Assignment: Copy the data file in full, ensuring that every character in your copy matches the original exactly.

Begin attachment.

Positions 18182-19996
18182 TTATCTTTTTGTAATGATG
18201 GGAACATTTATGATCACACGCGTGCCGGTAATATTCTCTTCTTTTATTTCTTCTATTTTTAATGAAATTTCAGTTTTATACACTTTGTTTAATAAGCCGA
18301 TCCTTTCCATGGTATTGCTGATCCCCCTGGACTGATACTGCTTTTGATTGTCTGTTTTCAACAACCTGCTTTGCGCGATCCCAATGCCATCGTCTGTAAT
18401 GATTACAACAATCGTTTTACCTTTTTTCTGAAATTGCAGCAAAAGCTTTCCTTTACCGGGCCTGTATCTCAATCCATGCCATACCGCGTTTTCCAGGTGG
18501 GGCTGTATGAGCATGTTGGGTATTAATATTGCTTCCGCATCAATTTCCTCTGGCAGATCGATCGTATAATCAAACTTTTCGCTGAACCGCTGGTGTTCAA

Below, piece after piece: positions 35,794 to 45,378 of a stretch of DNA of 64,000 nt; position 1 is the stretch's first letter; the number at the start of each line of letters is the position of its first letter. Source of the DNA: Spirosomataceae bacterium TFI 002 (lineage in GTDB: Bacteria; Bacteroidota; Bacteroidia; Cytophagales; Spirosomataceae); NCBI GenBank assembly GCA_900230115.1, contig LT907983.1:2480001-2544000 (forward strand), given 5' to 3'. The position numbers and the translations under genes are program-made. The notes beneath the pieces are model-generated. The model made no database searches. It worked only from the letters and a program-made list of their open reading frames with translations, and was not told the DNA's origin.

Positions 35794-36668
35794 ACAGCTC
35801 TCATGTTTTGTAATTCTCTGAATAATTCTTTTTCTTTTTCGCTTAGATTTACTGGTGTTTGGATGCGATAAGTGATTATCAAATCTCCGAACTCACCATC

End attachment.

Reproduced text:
Positions 18182-19996
18182 TTATCTTTTTGTAATGATG
18201 GGAACATTTATGATCACACGCGTGCCGGTAATATTCTCTTCTTTTATTTCTTCTATTTTTAATGAAATTTCAGTTTTATACACTTTGTTTAATAAGCCGA
18301 TCCTTTCCATGGTATTGCTGATCCCCCTGGACTGATACTGCTTTTGATTGTCTGTTTTCAACAACCTGCTTTGCGCGATCCCAATGCCATCGTCTGTAAT
18401 GATTACAACAATCGTTTTACCTTTTTTCTGAAATTGCAGCAAAAGCTTTCCTTTACCGGGCCTGTATCTCAATCCATGCCATACCGCGTTTTCCAGGTGG
18501 GGCTGTATGAGCATGTTGGGTATTAATATTGCTTCCGCATCAATTTCCTCTGGCAGATCGATCGTATAATCAAACTTTTCGCTGAACCGCTGGTGTTCAA

Below, piece after piece: positions 35,794 to 45,378 of a stretch of DNA of 64,000 nt; position 1 is the stretch's first letter; the number at the start of each line of letters is the position of its first letter. Source of the DNA: Spirosomataceae bacterium TFI 002 (lineage in GTDB: Bacteria; Bacteroidota; Bacteroidia; Cytophagales; Spirosomataceae); NCBI GenBank assembly GCA_900230115.1, contig LT907983.1:2480001-2544000 (forward strand), given 5' to 3'. The position numbers and the translations under genes are program-made. The notes beneath the pieces are model-generated. The model made no database searches. It worked only from the letters and a program-made list of their open reading frames with translations, and was not told the DNA's origin.

Positions 35794-36668
35794 ACAGCTC
35801 TCATGTTTTGTAATTCTCTGAATAATTCTTTTTCTTTTTCGCTTAGATTTACTGGTGTTTGGATGCGATAAGTGATTATCAAATCTCCGAACTCACCATC